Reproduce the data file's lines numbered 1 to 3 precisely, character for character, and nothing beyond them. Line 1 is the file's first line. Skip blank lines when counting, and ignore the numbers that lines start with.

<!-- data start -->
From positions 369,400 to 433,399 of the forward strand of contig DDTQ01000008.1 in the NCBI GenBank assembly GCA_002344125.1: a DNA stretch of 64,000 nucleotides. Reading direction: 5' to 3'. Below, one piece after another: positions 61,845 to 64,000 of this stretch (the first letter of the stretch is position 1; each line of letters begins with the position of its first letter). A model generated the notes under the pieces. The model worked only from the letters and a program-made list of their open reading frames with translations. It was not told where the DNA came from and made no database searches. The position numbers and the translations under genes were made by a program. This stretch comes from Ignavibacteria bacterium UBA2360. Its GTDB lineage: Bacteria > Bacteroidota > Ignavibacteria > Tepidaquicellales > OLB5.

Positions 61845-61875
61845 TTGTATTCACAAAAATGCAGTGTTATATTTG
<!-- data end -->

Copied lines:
From positions 369,400 to 433,399 of the forward strand of contig DDTQ01000008.1 in the NCBI GenBank assembly GCA_002344125.1: a DNA stretch of 64,000 nucleotides. Reading direction: 5' to 3'. Below, one piece after another: positions 61,845 to 64,000 of this stretch (the first letter of the stretch is position 1; each line of letters begins with the position of its first letter). A model generated the notes under the pieces. The model worked only from the letters and a program-made list of their open reading frames with translations. It was not told where the DNA came from and made no database searches. The position numbers and the translations under genes were made by a program. This stretch comes from Ignavibacteria bacterium UBA2360. Its GTDB lineage: Bacteria > Bacteroidota > Ignavibacteria > Tepidaquicellales > OLB5.

Positions 61845-61875
61845 TTGTATTCACAAAAATGCAGTGTTATATTTG